×

ConVal arts center to be named after Thornton Wilder

  • Thornton Wilder, far right, working with Peterborough Players actors in the summer of 1940 on the first Players' production of his Pulitzer Prize winning play "Our Town." Peterborough Players' archives—



Monadnock Ledger-Transcript
Thursday, January 17, 2019 6:27PM

Fill the Void announced a name change Tuesday for its proposed ConVal High School performing arts center building.

Originally dubbed the Contoocook Valley Visual and Performing Arts Center, the proposed center has been renamed the Thornton Wilder Center for the Arts.

“The Wilder Family is deeply honored to add Thornton Wilder’s name to a performing arts center in the works at Contoocook Valley Regional High School in Peterborough, New Hampshire,” Wilder’s nephew and literary executor Tappan Wilder said in the Tuesday announcement.

This would be the first performing arts center named after Wilder, Rob Eichler, board president of the Thornton Wilder Center for the Arts, said Wednesday.

“We are extremely grateful for the naming rights and endorsement from the Wilder Family,” Eichler said in the announcement.

The impetus to change the name for the proposed arts center came out of feedback from a feasibility study conducted about two years ago by Fill the Void, Eichler said Wednesday. The Contoocook Valley Visual and Performing Arts Center was found to be long and confusing and likely to hamper fundraising efforts, he said.

So the board started researching new names for the center and hit on Pulitzer Prize-winning playwright Thornton Wilder, who as a frequent MacDowell Colony resident both wrote in Peterborough as well as was inspired by Peterborough and the Monadnock Region as a whole in his work, including his most famous play “Our Town.”

He even had connection to the Peterborough Players, working as an adviser to the theater’s first production of “Our Town” in 1941.

Naming it after Wilder “ties the arts center to the region’s high regard for the arts and its history, its legacy in the arts,” Eichler said. “And also something the students could relate to and be proud of.”

In researching Wilder, the board learned that not only was Wilder a literary giant, but had a deep connection to the region as well as education as a whole. It made sense to put his name on an arts center that would also serve and further arts education in the area, Eichler said.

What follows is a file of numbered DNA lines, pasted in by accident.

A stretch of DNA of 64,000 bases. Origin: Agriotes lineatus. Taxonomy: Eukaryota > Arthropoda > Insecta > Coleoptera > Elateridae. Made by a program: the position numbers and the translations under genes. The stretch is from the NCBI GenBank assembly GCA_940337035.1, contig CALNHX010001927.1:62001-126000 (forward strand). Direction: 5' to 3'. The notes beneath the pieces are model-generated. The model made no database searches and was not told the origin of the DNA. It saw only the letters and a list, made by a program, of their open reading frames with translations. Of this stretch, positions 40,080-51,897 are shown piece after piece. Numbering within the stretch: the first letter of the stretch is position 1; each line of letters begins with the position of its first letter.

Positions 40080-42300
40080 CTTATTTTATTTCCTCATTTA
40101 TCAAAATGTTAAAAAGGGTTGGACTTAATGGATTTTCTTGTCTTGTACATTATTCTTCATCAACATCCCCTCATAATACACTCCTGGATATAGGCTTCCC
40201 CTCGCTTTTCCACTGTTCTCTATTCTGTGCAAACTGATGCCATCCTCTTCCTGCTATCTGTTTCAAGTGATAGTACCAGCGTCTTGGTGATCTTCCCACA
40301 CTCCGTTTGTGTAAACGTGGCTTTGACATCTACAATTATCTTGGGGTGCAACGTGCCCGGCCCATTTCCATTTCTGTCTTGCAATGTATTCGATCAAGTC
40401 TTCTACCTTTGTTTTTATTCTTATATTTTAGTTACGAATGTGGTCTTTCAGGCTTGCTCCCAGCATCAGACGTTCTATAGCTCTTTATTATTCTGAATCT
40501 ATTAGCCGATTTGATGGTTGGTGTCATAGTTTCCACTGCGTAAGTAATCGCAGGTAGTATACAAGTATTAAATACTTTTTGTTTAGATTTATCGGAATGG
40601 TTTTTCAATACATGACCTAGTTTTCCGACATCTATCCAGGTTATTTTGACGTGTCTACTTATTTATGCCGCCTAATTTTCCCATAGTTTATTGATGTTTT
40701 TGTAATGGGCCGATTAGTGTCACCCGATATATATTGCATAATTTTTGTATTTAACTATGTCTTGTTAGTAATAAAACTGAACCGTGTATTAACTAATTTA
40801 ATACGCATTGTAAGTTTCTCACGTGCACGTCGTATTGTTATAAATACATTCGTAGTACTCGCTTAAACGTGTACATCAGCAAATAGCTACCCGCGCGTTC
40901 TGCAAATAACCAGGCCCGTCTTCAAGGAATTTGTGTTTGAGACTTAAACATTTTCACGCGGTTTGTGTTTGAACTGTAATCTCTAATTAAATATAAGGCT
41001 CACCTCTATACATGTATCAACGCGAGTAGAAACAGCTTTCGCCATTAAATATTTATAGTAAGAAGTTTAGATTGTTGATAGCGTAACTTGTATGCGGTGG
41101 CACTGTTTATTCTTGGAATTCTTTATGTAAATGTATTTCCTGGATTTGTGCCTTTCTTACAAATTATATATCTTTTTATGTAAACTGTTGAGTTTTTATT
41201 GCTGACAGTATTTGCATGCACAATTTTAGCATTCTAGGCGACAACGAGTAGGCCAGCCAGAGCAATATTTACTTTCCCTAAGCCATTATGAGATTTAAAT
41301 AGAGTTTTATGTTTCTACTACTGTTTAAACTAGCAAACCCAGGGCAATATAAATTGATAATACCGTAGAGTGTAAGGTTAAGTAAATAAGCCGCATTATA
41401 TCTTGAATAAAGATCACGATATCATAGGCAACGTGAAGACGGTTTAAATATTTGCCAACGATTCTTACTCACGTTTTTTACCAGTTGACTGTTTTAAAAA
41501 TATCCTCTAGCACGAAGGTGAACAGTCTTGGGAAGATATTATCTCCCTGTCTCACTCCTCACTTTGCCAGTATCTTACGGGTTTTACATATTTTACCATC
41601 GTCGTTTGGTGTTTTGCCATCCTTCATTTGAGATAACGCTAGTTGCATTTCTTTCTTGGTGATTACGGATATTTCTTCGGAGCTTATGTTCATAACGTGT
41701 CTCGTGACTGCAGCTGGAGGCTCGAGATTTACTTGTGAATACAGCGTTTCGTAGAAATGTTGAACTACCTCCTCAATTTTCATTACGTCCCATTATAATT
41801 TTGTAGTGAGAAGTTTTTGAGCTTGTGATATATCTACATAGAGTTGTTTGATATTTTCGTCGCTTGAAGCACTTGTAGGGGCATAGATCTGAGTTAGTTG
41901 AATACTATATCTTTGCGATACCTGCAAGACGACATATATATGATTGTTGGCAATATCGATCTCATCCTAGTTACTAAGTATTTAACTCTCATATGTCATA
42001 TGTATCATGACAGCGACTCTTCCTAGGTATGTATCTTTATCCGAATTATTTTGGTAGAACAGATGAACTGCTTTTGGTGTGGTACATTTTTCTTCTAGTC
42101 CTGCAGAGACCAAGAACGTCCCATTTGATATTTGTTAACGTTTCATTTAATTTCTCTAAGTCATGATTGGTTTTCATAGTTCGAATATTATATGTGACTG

Eichler said the board reached out to the Wilder Foundation to talk about the idea and through happenstance the Thornton Wilder Third International Convention was held in Peterborough this summer, giving the board a chance to meet with Tappan Wilder and his sister Catharine Wilder Guiles in person.

“It was serendipitous,” Eichler said. “I am absolutely thrilled that not only did Tappen and his sister allow us to use his name but … the kindness … they offer us so much in terms of being thrilled in being able to support us in this way.”

“(Tappan Wilder) is also moved by the opportunity to tie the Wilder name with something that will remain with prominence in the region and in the region where Thornton had been impacted and inspired as a writer. … I think the Wilder Foundation is underscoring the importance of education in the arts that they believe their uncle would have appreciated,” Eichler said. “Coming to know the Wilder family, I realized that we (as a community) have just as much a responsibility to uphold the name as they have.”

In the announcement Tappan Wilder said, the family is thrilled that Thornton Wilder “will now have a permanent presence in the place that inspired a piece of work considered a masterpiece of dramatic literature.” Adding the family also celebrates this naming for a greater reason: “Thornton Wilder Center for the Arts honors a writer who was famous, in and beyond the classroom, for encouraging the work of other artists. Long may the Center inspire those who dream, create, walk, and perform.”

Fill the Void is a grassroots effort that was started to address the need for a performing arts center at ConVal High School and plans to build the arts center through private donations. During a presentation to the school board in August, Eichler said if built in 2020 the estimated construction costs would likely be about $8 million.

The plan includes a 17,100 square foot space, with a stage large enough to accommodate an 80-piece concert band, and seating for up to 400 people.

Eichler said the Thornton Wilder Center for the Arts is being planned to support the region’s thriving theatre, music, visual and literary arts scene. It is often surprising to people, Eichler said, “I’ve met many people that say ‘Hey this place is known for its arts and there’s no center.’”

Plans for the arts center include a flexible space that would accommodate both a large band concert as well as a small intimate folk concert. According to the announcement, the conceptual designs by Dan Scully and Dave Drasba of Scully/Architects in Keene and theatre designer Tony Forman of Nextstage Design in New Haven, Connecticut, are based on flexible, adaptable space that can accommodate performances from large-scale concerts to small-scale theatre and music events.

Eichler said the board is currently working to craft a plan to launch the project’s capital campaign this year. He said the board currently does not have a timeline for construction, but said it is likely the board would have a better understanding of the timeline once the capital campaign is underway.

You can learn more about the project at www.thorntonwildercenterforthearts.org.

Meghan Pierce is digital editor at the Monadnock Ledger-Transcript. You can reach her at mpierce@ledgertranscript.com.